Mokume Gane has probably been invented by the armourer Denbei Shoami (1651 - 1728) who lived and worked in the Akita prefecture in northwestern Japan. He was said to be an excellent artisan and got the permission to use the name Shoami (from the Shoam school formed in Kyoto at the end of the 16th century; "shoami" usually is translated as "one who is talented in arts"). Initially, Shoami called his technique Guri Bori since the pattern of his first Tsuba (the round, or occasionally squareish, guard at the end of the grip of japanese bladed weapons) looked like Guri which is a Tsuishu technique of carved laquerware originating in the ancient China. Tsuishu is a technique which generates patterns by engraving thick coatings of different laquers. If this leads to lined patterns, it is called Guri. Later on, Shoami named his technique Mokume Gane (from "mokume" which translates to "wood-grained" and "gane" which translates to "metal"). His oldest known work is a part of a Kozuka (a small knife, often used as a throwing weapon) where he used sheets of gold, silver, shakudo and copper for the grip. These sheets have been fire-forged together.
For a long time, japanese craftsmen already knew of and used many differently coloured alloys, especially shakudo and shibuichi. Shakudo is a copper alloy containing approximately 4 percent of gold while shibuichi is another alloy made from copper and silver. Using certain patinas, these metals can be coloured as well.
These well-known japanese copper alloys are used for Mokume Gane until today. However, it is important to mention that these materials may change their colour due to oxidation; they might as well colour the skin on direct contact. Therefore, combinations of precious metals are usually used for Mokume Gane which has direct contact to the skin (like red gold, yellow gold, platinum and silver). Additionally, palladium is often used as well since it is also resistant to oxidation and can be bonded pretty easily with precious metals. Especially for wedding bands, copper alloys are virtually never used at all since they very often leave green skin (basically, this is copper rust as known from copper-made rainwater gutters). For other pieces like belt buckles, bracelets, cuff links etc, such alloys can be certainly used. Even for pendants, these materials may be used if the construction makes sure that the copper alloys do not touch the skin as far as possible.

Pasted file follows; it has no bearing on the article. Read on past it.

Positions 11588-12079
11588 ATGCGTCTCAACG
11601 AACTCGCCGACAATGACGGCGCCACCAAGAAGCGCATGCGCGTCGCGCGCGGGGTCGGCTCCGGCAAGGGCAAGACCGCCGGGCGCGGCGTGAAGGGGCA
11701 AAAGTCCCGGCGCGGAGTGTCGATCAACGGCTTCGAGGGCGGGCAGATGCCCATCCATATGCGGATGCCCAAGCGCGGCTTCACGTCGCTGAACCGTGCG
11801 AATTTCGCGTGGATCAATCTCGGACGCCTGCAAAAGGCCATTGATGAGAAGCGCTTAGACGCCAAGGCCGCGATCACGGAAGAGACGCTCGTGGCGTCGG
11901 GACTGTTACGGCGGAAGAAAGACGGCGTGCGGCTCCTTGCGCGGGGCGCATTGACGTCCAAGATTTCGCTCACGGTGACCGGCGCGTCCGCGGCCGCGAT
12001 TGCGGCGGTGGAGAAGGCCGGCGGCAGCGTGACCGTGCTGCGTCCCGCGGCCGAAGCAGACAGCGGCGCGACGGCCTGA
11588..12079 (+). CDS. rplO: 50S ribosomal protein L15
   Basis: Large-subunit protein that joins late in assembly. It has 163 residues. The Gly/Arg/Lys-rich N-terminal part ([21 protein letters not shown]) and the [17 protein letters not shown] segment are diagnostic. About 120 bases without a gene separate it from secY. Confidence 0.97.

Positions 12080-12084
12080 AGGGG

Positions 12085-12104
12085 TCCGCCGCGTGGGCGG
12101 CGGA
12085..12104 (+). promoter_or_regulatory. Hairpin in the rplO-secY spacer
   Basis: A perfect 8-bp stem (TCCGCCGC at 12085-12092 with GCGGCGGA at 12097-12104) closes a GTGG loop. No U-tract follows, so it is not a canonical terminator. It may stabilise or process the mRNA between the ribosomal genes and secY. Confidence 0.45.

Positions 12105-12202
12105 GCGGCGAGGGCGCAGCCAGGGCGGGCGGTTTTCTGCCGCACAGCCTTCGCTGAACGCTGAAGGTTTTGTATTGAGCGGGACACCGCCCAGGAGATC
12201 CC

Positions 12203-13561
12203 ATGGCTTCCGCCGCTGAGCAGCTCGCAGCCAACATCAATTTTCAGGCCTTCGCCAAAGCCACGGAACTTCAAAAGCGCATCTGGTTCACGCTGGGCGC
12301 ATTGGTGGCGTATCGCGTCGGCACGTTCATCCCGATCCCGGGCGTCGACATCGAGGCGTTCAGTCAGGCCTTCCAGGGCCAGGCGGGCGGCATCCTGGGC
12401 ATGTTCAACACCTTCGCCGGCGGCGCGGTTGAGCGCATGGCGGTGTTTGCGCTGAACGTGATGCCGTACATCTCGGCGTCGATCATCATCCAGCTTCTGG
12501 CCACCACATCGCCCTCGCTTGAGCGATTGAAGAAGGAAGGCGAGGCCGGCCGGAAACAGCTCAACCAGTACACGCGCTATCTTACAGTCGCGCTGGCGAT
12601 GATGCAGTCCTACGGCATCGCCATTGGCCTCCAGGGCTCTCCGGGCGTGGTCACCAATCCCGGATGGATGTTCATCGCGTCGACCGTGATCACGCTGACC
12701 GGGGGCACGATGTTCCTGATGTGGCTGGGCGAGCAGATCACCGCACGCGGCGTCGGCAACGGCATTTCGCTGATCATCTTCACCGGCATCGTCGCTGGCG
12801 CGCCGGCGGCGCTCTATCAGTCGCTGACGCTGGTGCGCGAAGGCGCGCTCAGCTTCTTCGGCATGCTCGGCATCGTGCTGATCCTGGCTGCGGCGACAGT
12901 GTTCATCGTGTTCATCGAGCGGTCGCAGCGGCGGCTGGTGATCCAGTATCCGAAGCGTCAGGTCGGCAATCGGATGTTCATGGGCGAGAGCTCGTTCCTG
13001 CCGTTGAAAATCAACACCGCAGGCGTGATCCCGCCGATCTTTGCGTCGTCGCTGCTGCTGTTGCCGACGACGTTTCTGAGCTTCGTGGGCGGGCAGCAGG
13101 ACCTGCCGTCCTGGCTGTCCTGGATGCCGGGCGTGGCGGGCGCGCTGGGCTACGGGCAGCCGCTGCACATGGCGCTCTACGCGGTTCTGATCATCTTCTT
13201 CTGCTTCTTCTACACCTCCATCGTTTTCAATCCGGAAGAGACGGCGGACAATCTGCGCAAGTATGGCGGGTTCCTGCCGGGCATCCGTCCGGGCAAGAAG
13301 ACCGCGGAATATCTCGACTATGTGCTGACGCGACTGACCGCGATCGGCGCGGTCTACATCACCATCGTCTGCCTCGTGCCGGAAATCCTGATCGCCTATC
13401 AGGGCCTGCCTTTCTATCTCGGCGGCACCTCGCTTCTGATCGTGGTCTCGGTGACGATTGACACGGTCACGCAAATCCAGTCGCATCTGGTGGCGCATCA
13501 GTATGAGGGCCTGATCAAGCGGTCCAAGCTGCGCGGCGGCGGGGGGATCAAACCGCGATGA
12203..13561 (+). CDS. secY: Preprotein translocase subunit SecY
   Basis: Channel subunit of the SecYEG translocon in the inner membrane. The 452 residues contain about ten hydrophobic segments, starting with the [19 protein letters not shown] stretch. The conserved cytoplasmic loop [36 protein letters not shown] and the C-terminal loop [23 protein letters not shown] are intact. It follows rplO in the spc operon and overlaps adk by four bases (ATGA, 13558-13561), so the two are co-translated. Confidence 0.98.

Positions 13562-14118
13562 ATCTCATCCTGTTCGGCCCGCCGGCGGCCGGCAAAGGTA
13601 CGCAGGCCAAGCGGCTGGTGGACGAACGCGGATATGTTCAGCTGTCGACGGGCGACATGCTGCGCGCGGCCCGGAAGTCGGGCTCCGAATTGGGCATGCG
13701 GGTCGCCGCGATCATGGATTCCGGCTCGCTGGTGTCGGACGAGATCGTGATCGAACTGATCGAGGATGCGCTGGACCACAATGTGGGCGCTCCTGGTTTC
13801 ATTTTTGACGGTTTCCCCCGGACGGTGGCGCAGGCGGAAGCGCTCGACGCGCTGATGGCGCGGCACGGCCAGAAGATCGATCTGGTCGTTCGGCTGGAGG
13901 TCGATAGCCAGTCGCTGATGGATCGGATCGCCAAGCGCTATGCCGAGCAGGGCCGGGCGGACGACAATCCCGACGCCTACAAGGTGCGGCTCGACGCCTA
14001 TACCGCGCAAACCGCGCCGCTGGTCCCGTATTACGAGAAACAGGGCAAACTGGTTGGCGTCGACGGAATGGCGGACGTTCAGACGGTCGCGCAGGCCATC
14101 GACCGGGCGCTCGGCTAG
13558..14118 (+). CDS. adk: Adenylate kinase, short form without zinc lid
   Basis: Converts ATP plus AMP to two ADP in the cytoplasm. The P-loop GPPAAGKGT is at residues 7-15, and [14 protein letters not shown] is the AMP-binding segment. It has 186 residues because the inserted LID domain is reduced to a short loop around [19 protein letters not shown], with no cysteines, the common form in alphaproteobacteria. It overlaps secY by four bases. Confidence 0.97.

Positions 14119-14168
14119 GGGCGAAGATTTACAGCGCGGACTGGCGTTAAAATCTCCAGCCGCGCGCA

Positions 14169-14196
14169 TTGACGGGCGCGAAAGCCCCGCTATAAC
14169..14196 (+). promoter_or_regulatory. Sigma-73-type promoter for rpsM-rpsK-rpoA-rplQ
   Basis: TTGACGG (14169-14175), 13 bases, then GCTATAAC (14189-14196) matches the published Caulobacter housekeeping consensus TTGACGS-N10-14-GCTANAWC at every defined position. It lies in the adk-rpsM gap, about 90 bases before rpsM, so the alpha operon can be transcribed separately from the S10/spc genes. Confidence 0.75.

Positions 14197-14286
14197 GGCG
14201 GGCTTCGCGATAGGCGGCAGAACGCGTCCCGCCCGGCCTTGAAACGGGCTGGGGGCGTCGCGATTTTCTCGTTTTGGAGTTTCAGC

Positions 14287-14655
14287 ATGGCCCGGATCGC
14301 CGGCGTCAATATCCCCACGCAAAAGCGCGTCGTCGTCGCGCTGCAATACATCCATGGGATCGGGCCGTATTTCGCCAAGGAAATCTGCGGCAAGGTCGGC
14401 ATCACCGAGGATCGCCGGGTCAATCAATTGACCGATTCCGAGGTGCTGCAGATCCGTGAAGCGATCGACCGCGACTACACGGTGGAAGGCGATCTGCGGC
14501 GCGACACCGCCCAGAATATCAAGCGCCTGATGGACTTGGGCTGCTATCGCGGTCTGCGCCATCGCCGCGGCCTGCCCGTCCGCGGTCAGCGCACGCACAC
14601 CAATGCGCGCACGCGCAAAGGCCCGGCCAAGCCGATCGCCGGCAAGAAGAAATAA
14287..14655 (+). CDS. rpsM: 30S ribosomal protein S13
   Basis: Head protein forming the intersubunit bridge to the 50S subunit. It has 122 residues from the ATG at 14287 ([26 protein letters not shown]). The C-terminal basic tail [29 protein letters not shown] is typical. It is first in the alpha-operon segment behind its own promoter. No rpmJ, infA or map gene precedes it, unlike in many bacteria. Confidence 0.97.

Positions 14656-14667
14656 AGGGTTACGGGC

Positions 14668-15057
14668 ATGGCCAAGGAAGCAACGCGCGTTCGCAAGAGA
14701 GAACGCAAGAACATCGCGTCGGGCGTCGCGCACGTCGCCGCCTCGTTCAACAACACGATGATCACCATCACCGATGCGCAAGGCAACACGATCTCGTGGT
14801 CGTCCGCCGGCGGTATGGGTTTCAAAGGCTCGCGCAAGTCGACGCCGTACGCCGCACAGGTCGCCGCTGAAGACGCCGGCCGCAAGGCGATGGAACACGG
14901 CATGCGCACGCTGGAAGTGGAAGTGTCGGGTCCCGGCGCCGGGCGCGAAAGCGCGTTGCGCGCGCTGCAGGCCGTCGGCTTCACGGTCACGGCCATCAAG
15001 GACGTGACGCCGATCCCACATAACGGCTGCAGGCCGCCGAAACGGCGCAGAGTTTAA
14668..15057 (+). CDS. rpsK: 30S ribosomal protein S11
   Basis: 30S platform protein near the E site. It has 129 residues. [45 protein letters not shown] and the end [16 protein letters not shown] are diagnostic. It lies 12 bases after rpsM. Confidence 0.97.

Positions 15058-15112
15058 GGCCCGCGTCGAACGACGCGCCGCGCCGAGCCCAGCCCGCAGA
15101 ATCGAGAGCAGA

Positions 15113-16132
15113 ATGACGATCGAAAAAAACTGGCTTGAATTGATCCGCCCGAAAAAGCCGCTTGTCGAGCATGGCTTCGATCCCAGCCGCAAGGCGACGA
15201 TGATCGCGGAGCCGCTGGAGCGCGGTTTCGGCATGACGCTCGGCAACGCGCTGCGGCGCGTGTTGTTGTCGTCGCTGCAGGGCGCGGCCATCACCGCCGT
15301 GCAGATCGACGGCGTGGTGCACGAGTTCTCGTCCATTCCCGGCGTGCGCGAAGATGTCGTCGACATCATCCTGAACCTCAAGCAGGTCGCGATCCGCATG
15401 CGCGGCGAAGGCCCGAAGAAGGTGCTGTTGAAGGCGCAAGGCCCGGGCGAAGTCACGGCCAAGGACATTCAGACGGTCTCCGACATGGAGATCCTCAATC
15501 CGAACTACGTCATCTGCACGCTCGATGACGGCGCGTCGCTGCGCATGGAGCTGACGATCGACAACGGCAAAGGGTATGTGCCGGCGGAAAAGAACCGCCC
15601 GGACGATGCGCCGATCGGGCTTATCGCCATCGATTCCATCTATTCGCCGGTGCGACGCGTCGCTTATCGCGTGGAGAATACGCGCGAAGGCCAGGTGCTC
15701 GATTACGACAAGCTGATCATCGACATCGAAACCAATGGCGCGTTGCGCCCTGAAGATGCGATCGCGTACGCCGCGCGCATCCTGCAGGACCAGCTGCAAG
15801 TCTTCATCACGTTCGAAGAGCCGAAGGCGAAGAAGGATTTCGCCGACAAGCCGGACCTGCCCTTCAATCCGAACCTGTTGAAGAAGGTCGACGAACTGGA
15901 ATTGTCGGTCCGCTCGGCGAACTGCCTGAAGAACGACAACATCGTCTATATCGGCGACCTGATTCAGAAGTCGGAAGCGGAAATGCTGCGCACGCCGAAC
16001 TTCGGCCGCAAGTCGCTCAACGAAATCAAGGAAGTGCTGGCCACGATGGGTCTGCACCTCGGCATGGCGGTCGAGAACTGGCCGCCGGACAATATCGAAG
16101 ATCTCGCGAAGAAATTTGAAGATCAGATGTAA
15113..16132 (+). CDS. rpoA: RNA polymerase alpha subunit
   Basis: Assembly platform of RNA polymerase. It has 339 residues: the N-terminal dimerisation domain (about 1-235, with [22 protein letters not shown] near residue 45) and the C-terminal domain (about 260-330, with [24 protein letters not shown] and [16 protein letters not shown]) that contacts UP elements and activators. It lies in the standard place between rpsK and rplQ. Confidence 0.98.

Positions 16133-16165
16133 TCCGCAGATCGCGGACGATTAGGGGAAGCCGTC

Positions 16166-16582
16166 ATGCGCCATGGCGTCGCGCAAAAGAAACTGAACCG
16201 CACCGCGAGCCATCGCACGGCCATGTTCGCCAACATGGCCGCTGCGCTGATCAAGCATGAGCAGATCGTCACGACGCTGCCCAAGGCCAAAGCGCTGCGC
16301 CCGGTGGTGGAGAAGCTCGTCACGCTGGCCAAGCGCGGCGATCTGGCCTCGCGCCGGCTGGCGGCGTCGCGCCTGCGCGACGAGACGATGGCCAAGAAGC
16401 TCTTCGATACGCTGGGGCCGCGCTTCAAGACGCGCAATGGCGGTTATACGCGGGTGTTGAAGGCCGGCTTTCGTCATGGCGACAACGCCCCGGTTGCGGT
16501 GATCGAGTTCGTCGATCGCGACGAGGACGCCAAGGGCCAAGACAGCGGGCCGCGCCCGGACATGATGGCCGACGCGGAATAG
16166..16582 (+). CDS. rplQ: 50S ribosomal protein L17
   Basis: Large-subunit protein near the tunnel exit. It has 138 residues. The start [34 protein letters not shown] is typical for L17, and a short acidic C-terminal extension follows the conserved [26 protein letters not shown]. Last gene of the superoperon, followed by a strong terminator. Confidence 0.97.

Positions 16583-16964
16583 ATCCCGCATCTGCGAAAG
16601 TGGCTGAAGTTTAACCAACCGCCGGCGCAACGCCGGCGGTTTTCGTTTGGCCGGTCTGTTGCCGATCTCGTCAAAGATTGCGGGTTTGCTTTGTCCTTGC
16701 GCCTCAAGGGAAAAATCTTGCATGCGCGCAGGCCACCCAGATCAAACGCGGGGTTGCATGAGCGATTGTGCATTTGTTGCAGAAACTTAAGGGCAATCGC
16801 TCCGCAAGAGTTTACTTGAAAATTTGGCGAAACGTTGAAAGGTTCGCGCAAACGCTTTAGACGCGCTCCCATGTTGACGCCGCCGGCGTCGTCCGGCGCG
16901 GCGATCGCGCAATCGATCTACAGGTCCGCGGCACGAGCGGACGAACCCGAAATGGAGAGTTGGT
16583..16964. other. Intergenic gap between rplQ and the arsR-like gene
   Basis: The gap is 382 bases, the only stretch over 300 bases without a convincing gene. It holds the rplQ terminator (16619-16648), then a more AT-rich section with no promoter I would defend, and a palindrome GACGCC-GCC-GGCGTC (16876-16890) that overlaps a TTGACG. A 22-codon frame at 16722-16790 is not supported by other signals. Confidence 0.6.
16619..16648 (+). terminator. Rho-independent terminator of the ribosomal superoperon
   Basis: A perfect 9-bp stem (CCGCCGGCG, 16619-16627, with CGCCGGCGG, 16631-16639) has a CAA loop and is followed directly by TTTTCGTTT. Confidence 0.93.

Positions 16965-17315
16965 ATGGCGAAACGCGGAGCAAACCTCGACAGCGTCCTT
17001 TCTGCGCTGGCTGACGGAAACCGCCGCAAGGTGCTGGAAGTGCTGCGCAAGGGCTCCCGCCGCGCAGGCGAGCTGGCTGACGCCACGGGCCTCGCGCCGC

Obviously, Mokume Gane made from precious metals does not change its colour - actually it is made from the same materials known to be used for classical wedding bands and other jewellery. Likewise, the durability of jewellery pieces or wedding bands made from Mokume Gane is not different to usual pieces. Though silver is known a a relatively soft metal, this does not preclude its use in Mokume Gane materials. The same piece made from Mokume Gane is actually often much harder than a usual gold ring or silver ring due to the heavy forging processes during production.
At Unikatschmuck, you find pieces of Mokume Gane jewellery both from precious metals and from these classical copper alloys. Usually, materials are used which show a lot of contrast in colour, for instance, silver and palladium (white-gray), silver, yellow gold and palladium (white-yellow-gray), green gold and palladium (greenish yellow-gray) or red gold together with other materials. I can also offer four-colour combinations (red and yellow gold, silver and palladium) and even rare combinations like platinum and yellow gold. If technically possible, I always try to satisfy a customer's desire for colour combinations.
The patterns are equally important in Mokume Gane pieces. Get some inspiration from the picture gallery above - virtually every pattern can be done starting from seemingly random patterns to finely defined markings (a particularly good example is the belt buckle with the gecko design). The pattern of each single piece is always defined together with the customer. Nonetheless, each single piece of Mokume Gane is always unique since the patterns can never be exactly reproduced.